An illuminated construction sign says “Smuggler’s Notch Now Open For Season” and soon after I reach a large open gate. This same gate gets locked every winter as this road becomes impassible due to snow and ice. As I see this I get nervous. The ride has been tough so far but this gate must mean that the real trouble is coming. My inner critic asks if I will be able to hitchhike with a bike or will I need to just abandon it on the side of the road. So far I’ve seen about four other cyclists coming down and I am sure they’re all much more fit than I am.
The road does, indeed get steeper, and as I get closer to the low clouds, it gets colder and darker. I put my coat back on.
But it is not without a positive effect: the views also get even more beautiful. I take my time, stopping here and there to enjoy the scenery. This is not a race, after all. The views now are literally distracting me from my own worries about not finishing. And they’re motivating me. I really want to make it to the top now because if I don’t what great views will I miss?
I can tell I’m getting closer to the top because now there are switchbacks with giant boulders in between. The road is so curvy that drivers often have to stop and toot their horn before turning the corner. This makes it quite comfortable as a cyclist even as the road gets steeper.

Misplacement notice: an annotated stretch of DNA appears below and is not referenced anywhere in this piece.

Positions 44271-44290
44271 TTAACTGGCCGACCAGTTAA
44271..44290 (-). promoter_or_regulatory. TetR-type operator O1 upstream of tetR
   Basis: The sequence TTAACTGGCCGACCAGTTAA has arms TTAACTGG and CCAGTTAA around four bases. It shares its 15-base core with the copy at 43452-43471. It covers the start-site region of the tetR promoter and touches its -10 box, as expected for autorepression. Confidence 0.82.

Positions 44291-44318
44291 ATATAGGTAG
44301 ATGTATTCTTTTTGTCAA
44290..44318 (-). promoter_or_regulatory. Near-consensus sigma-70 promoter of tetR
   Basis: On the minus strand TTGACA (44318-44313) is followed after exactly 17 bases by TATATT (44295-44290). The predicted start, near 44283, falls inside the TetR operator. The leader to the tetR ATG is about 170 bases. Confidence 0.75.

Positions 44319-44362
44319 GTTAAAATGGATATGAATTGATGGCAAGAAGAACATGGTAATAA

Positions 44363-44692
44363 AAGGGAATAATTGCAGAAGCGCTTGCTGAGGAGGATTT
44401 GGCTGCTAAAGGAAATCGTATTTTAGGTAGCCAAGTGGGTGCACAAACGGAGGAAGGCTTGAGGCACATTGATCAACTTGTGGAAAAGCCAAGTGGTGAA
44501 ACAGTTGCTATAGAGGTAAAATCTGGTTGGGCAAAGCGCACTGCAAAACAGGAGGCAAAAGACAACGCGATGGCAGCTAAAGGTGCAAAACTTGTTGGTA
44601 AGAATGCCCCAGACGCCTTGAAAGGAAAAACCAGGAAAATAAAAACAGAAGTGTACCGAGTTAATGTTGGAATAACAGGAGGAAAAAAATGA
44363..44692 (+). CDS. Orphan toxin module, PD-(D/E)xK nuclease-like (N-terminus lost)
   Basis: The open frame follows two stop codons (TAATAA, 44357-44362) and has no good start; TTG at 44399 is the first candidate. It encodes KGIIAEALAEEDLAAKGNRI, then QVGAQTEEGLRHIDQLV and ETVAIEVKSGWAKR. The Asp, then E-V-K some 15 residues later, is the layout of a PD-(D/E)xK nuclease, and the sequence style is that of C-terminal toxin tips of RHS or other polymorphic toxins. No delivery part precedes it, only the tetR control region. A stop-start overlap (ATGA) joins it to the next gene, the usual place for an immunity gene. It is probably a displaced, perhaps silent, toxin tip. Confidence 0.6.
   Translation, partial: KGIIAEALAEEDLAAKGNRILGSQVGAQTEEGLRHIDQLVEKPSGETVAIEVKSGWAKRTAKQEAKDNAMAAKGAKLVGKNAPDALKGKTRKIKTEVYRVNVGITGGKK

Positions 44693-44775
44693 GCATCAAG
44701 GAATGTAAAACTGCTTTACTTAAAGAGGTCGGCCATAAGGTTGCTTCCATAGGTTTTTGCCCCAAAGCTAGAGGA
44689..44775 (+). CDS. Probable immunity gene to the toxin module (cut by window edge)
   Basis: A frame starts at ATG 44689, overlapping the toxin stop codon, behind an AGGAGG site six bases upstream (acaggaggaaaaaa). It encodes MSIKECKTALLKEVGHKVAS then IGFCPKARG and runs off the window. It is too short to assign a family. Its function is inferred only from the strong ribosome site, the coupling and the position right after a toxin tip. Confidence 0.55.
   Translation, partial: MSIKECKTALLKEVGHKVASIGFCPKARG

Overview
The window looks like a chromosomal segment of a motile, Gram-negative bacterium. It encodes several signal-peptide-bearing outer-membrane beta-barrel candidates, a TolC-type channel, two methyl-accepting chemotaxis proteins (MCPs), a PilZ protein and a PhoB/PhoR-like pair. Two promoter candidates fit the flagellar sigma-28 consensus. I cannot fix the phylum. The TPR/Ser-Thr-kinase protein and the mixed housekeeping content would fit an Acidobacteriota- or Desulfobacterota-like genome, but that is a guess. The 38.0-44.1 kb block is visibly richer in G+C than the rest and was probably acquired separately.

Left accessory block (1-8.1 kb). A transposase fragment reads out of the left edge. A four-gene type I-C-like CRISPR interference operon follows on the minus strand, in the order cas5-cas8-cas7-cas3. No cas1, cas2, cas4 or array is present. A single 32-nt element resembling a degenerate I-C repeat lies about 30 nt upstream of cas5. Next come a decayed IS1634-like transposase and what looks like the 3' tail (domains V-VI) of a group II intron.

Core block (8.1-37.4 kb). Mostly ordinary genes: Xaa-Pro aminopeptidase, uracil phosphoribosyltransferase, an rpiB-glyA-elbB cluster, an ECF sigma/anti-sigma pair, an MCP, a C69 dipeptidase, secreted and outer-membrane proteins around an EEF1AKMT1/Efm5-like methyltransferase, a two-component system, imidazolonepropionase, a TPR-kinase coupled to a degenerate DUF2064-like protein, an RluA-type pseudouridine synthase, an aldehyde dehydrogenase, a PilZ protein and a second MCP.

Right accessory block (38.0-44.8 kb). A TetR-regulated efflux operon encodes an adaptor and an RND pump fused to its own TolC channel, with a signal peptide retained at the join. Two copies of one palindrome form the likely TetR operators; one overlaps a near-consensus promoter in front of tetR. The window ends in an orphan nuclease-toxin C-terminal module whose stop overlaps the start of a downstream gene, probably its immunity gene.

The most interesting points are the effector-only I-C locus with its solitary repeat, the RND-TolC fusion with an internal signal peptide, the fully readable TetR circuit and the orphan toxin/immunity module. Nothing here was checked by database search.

I have been in my lowest gear now for a long time and am pushing hard on these hills. Sometimes I pull over to let cars go by and take a minute or two extra to recover. The last hill is so steep that I am afraid to stop. I won’t be able to unclip from the pedals fast enough to avoid falling over. And as I pedal I have to lean forward because each pedal stroke lifts my front tire from the road and I risk not just pulling a wheelie but going over backwards.
I’m breathing hard as I reach the top but I’ve managed it. I am pleased and stop at the top. I’ve driven through here a couple of times but there is so much more to appreciate taking it as slow as one does on a bike and knowing you got here all on your own power.
As I stand there a car pulls over and a guy hops out of the passenger seat and runs up to me.
“HAVE YOU SEEN THIS? ARE YOU LOOKING AT THIS PLACE?!” he shouts excitedly. He tells me he’s never been here though he grew up in the southern part of the state. The others in the car had been here lots of times and took it for granted but he was just amazed. He asks me where I’m from and I tell him I grew up here but this is the first time I’ve biked up here before.